2 b) On an unidentified day in November 1991, in Tenja, after members of the Croatian National Guard (hereinafter: the ZNG) Ivica Lovrić, Franjo Ciraki, Miroslav Varga and Ivan Vadlja were captured at the Orlovnjak farm and brought to the prison located in the premises of the Tenja primary school, the defendant Jovan Rebrača ordered members of the militia to abuse and kill the detained members of the ZNG. Following the order, the defendant Branko Grković and the defendant Boško Surla ordered members of the militia and the TO to physically abuse and kill the detained members of the ZNG. The prison was under jurisdiction of the Tenja militia. Following such an order, the defendant Branko Grković and the defendant Boško Surla ordered the-then members of the militia and the TO to physically abuse detained members of the ZNG in the prison premises, which members of the militia did, together with members of other paramilitary formations. Pursuant to their order, members of the militia took away Ivica Lovrić, Franjo Ciraki, Miroslav Varga and Ivan Vadlja and killed them on an, for the time being, unidentified place. The aforementioned members of the ZNG are on the list of missing persons.

The defendant Boško Surla is charged with committing a war crime against war prisoners referred to in Article 122, paragraph 1 of the OKZ RH.
GENERAL DATA

The Osijek County Court

Case file No.: Krz-4/08

The War Crime Council: Judge Zvonko Vekić, Council President, Judge Josip Frajlić, Council member, Judge Drago Grubeša, Council member

Indictment No: K-DO-38/2007, dated 14 January 2008

Prosecution: Zlatko Bučević, the Osijek County Deputy State’s Attorney

Criminal act: war crime against civilians (Article 120, paragraph 1 of the OKZ RH) and war crime against war prisoners (Article 122 of the OKZ RH)

The defendant: Boško Surla

Defence counsel: Igor Plavšić, a lawyer practising in Vinkovci, selected defence counsel of the defendant Surla

Injured parties: Ivka Trajković, Vera Perković, Iva Krajina, Ilija Lovrić, Eva Ciraki, Manda Vadlja, Zvonko Penić, Marija Medved, Julijana Prodanović, Lucija Valentić, Josip Valentić, Katica Milas, Dragica Valentić, Vlado Valentić, Kata Pejaković, Drago Balog, Ana Bertanjoli, Stevica Bartolović, Rozalija Varga and Mate Krajina

Victims:
– killed civilians:
Ivan Valentić, Marija Cerenko, Ana Horvat, Katica Kiš, Pero Mamić, Josip Medved, Josip Penić, Evica Penić, Josip Prodanović, Vladimir Valentić, Franjo Burča and Mato Nađ
– detained civilians: Zoran Bertanjoli, obitelj Vuko, Ivka i Mato Krajina, Drago Balog and Rozalija Varga
killed war prisoners: Ivica Lovrić, Franjo Ciraki, Miroslav Varga and Ivan Vadlja
MONITORING REPORTS

The main hearing commenced on 7 May 2008 and was concluded on 1 July 2008 after five trial sessions. A total of 44 witnesses were heard during the evidence procedure, statements of witnesses-injured parties who had in the meantime deceased were read, numerous material evidence were examined.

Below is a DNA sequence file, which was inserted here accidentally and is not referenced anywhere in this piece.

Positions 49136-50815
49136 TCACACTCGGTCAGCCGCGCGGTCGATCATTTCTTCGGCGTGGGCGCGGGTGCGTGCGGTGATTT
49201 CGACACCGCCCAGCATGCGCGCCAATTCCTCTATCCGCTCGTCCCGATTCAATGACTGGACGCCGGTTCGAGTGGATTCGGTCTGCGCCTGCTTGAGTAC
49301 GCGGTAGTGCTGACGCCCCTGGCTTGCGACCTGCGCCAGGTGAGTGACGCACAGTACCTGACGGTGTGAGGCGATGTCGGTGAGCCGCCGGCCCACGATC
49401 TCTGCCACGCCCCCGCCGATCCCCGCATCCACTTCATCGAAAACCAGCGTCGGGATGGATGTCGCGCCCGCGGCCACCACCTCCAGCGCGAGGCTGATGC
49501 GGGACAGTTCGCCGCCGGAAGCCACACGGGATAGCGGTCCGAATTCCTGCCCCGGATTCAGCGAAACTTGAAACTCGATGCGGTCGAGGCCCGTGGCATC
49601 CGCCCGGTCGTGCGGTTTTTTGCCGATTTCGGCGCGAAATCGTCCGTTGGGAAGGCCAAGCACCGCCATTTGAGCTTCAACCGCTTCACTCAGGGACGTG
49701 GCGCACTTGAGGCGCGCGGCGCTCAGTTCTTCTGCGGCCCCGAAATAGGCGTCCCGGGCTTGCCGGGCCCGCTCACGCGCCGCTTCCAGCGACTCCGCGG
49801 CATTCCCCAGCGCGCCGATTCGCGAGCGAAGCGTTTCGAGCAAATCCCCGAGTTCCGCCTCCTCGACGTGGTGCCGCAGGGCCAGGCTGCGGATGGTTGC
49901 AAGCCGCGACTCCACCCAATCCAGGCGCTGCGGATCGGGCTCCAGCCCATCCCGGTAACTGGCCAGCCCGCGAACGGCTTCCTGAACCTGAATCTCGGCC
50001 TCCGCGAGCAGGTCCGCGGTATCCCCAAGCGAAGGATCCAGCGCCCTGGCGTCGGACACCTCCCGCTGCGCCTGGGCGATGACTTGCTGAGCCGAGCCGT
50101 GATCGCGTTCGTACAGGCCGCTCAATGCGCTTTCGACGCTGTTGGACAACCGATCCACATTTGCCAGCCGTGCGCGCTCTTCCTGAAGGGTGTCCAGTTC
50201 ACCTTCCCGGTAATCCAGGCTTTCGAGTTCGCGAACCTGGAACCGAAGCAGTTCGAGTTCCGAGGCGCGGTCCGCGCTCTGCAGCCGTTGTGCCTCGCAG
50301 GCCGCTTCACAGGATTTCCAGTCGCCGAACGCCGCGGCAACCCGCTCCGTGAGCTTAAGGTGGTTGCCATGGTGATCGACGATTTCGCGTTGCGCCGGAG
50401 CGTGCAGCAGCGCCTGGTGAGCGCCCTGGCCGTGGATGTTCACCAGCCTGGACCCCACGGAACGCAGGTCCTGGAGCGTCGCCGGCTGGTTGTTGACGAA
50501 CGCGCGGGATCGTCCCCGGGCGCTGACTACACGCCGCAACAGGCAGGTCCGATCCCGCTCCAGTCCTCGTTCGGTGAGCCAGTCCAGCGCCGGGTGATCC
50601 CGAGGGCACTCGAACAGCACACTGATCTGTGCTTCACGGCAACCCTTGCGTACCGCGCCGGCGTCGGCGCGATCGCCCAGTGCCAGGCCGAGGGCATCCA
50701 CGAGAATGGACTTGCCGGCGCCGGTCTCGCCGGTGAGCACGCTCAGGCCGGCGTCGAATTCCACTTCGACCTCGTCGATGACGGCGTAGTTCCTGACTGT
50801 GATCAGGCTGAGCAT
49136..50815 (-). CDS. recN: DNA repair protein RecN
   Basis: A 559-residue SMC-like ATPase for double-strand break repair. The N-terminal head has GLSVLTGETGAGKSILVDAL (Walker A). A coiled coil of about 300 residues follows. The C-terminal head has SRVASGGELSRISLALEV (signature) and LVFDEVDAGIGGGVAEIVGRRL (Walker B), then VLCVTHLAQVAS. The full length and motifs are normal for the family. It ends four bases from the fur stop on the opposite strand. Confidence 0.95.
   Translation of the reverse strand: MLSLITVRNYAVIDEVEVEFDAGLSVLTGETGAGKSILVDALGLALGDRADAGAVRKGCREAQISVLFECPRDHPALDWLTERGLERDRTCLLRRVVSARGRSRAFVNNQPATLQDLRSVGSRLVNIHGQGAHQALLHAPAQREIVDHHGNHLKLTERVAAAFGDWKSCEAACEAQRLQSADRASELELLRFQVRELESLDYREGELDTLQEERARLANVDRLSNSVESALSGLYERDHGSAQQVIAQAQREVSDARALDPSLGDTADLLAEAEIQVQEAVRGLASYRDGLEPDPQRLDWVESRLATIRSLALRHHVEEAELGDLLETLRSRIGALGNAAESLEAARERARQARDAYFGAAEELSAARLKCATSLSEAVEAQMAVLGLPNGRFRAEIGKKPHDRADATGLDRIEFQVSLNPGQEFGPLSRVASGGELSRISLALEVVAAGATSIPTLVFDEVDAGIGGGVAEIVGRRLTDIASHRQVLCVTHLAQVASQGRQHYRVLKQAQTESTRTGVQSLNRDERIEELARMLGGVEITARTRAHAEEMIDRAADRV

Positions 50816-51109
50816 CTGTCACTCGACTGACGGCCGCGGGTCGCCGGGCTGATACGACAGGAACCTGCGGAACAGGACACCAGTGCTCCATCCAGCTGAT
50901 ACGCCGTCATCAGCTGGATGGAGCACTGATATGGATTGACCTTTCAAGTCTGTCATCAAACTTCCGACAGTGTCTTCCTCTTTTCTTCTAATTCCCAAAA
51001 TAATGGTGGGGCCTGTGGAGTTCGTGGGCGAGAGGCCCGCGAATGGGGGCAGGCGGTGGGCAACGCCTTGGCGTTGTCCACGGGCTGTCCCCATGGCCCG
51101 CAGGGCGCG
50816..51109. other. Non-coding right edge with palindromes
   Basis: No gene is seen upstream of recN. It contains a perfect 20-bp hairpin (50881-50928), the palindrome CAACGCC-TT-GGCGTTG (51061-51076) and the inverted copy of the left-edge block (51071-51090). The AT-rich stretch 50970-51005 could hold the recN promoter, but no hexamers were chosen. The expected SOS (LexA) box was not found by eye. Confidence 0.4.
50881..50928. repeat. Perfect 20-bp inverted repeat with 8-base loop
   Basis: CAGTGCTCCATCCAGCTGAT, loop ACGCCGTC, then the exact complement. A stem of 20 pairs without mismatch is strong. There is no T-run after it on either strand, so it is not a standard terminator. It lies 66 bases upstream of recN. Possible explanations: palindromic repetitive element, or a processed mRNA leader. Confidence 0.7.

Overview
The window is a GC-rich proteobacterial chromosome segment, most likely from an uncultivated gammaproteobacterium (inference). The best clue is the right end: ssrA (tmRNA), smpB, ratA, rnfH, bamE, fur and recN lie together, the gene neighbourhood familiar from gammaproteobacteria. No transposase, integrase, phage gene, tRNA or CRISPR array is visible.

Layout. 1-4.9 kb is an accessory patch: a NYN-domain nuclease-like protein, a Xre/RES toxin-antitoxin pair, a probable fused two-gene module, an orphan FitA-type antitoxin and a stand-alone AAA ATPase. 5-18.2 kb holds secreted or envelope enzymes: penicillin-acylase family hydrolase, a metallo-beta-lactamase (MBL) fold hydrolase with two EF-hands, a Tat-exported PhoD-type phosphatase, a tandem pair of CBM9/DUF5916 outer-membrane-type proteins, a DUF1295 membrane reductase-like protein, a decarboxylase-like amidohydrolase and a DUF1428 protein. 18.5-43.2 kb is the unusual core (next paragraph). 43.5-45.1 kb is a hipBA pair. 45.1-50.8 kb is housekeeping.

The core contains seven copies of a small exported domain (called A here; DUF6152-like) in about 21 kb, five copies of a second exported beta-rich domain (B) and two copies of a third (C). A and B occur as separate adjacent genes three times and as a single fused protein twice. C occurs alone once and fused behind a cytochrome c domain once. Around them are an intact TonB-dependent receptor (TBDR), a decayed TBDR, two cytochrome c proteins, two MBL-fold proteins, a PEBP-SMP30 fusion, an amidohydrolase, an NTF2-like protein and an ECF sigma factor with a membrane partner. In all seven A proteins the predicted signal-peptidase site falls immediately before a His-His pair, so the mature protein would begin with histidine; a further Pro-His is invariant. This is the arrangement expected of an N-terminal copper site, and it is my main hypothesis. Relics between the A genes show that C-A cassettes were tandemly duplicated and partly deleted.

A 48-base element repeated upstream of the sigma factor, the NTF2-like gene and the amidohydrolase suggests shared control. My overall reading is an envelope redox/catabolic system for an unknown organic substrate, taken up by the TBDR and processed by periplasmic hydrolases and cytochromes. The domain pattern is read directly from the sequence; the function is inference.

The procedure was properly conducted. The Council President introduced the defendant, witnesses and injured parties with their legal rights and obligations.

The first-instance acquitting verdict was published on 4 July 2008.

The defendant Boško Surla was detained from 15 May 2007 until the day of publication of the acquitting verdict; in total he spent 13 (thirteen) months in detention.

The main hearing was open to public. The procedure was monitored by: a monitor from the Centre for Peace, Non-violence and Human Rights Osijek, a monitor from the Humanitarian Law Fund from Belgrade, OSCE monitors, defendant’s family members, Ivka Trajković, daughter of the victim Marija Cerenko, Ilija Lovrić, father of the victim Ivica Lovrić, print and electronic media. The atmosphere in the courtroom was calm.

TENJA reports from the trial (in Croatian)

 

 

 

VERDICT

On 4 July 2008, the War Crime Council of the Osijek County Court published the verdict No. Krz-49/08, by which the defendant Boško Surla was acquitted of charges.

The VSRH’s Appeals Chamber held its session on 25 January 2011. At the session, the County State Attorney’s appeal was rejected and the first-instance court’s verdict was upheld.
 

 

 

OPINION OF THE MONITORING TEAM

The War Crime Council of the Osijek County Court conducted a separated criminal procedure against the defendant Boško Surla for a war crime against civilians and a criminal act against war prisoners. The War Crime Council reached the acquitting verdict due to lack of evidence, applying the principle in dubio pro reo.

This trial caused additional trauma to the injured parties and family members of the victims. Namely, the conducted investigation and issuance of the indictment against six defendants provided an outline of the crime committed in Tenja but, for the time being, this is a step which does not promise a lot to the victims – neither that a procedure will be conducted in order to prove the criminal responsibility of the defendants, nor that a place of burial of the killed victims will be revealed. Apart from the defendant Boško Surla, all other defendants named in the indictment are unavailable to the judicial bodies of the Republic of Croatia. Some defendants possess dual citizenship and live in Serbia or in Montenegro where they are protected from extradition by the current law. In order to prosecute those who gave orders, the perpetrators of the crime and those who assisted in committing the crime, it is necessary, in our opinion, that the State Attorney’s Office of the Republic of Croatia adheres to the Agreement on Cooperation in the Prosecution of Perpetrators of War Crimes against Humanity and Genocide signed with the Serbian Prosecution for War Crimes and the State Prosecution of Montenegro and hands over the evidence material against unavailable defendants so that they would be prosecuted in the countries where they reside.